world 8 billion india set to be most populous

World @ 8 billion, India set to be most populous

While India’s population growth is stablising, it is “still growing at 0.7% per year” and is set to surpass China in 2023 as the world’s most populous country, according to the United Nations Population Fund, which said the world’s population reached 8 billion on Tuesday.

China’s population is no longer growing and “may start declining as early as 2023”, the UN stated. It noted that India’s fertility rate has hit 2.1 births per woman — replacement-level fertility — and is falling.

“On 15 November, the world’s population is projected to reach 8 billion people. This unprecedented growth is due to the gradual increase in human lifespan owing to improvements in public health, nutrition, personal hygiene and medicine. It is also the result of high and persistent levels of fertility in some countries,” the United Nations said in a statement.

The UN said while it took the global population 12 years to grow from 7 billion to 8 billion, it will take approximately 15 years — until 2037 — for it to reach 9 billion — “a sign that overall growth rate of global population is slowing”.

“Countries with the highest fertility levels tend to be those with the lowest income per capita…the UN said.

As of 2022, more than half the world’s population lives in Asia, China and India being the two most populous countries with more than 1.4 billion people each.

The World Population Prospects 2022, released in July of this year, put India’s population estimate at 1.412 billion this year, compared with China’s 1.426 billion.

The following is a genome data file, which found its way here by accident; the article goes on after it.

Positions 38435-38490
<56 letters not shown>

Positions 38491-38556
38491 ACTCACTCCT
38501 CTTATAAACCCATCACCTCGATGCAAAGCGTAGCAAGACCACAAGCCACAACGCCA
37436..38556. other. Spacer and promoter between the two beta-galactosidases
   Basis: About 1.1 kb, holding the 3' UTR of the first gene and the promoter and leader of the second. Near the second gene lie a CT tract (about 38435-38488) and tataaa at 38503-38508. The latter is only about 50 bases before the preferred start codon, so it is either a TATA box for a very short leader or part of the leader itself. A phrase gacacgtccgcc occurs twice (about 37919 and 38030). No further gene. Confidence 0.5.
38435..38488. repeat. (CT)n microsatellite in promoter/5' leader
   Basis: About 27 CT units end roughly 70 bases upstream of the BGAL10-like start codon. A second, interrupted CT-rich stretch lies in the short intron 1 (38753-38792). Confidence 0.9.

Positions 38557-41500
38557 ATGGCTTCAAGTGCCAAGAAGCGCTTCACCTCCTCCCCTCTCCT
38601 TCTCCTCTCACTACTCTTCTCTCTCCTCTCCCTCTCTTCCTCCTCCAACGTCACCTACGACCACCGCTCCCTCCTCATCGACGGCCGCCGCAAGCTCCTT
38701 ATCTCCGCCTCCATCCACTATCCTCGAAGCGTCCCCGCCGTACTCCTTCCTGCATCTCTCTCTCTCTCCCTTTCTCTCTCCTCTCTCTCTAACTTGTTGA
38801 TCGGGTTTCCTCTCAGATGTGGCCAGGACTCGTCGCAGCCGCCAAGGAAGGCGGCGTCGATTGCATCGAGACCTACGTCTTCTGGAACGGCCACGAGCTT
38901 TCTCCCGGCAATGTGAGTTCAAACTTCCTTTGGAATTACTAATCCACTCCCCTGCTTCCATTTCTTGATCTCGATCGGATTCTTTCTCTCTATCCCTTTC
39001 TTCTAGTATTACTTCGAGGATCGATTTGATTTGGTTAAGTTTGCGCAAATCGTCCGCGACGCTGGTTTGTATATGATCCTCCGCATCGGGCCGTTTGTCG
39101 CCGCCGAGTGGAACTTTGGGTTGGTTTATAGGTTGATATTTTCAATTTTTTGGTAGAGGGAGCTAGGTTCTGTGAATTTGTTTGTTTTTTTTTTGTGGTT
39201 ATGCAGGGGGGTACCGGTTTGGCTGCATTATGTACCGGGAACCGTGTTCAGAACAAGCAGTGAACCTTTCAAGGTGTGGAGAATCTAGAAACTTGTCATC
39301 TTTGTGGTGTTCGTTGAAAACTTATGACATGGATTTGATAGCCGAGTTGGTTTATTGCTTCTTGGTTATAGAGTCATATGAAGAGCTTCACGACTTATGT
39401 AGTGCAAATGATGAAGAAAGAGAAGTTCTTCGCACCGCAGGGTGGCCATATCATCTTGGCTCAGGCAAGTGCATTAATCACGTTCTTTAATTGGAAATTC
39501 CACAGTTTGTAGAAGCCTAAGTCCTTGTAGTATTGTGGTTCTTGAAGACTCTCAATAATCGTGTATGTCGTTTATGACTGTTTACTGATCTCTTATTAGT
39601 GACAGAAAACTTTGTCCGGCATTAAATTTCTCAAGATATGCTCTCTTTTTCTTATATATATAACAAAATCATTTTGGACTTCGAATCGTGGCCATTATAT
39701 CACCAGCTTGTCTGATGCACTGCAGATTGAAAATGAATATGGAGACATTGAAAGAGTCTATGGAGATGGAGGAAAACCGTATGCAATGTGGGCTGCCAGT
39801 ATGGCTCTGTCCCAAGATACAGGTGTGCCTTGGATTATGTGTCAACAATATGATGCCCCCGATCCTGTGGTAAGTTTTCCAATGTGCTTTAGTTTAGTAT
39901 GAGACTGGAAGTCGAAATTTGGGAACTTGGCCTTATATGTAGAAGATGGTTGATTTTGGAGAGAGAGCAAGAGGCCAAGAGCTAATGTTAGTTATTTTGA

According to the UN, falling mortality rate first led to a “spectacular population growth”, peaking at 2.1% per year between 1962 and 1965. Between 1950 and 1987, world population doubled from 2.5 billion to 5 billion. But as fewer children were born generation to generation, growth started to slow.

The UNFPA projects world population to peak at 10.4 billion in the 2080s and stay there until the end of the century.

According to the UN, 60% of the global population lives in a region where the fertility rate is below replacement level — up from 40% in 1990 — and international migration is now the driver of growth in many countries, with 281 million people living outside their country of birth in 2020.

All South Asian nations — India, Pakistan, Nepal, Bangladesh and Sri Lanka — have seen high levels of emigration in recent years.

Pointing out that population growth is stabilising across the world, Poonam Muttreja, executive director, Population Foundation of India, said, “We should now focus on eliminating unmet need for contraception, so that women can decide if they want to have children, and if yes, when, how many, and at what intervals.”

PFI’s Alok Vajpayee said that an estimation by the Institute for Health Metrics and Evaluation in University of Washington has projected that world population will peak in 2054 at 9.7 billion and start declining after that, reaching 8.7 billion in 2100.

“Similarly, for India, we are likely to peak in 2048 at 1.7 billion population and then start declining to 1.1 billion at the end of the century,” he said.

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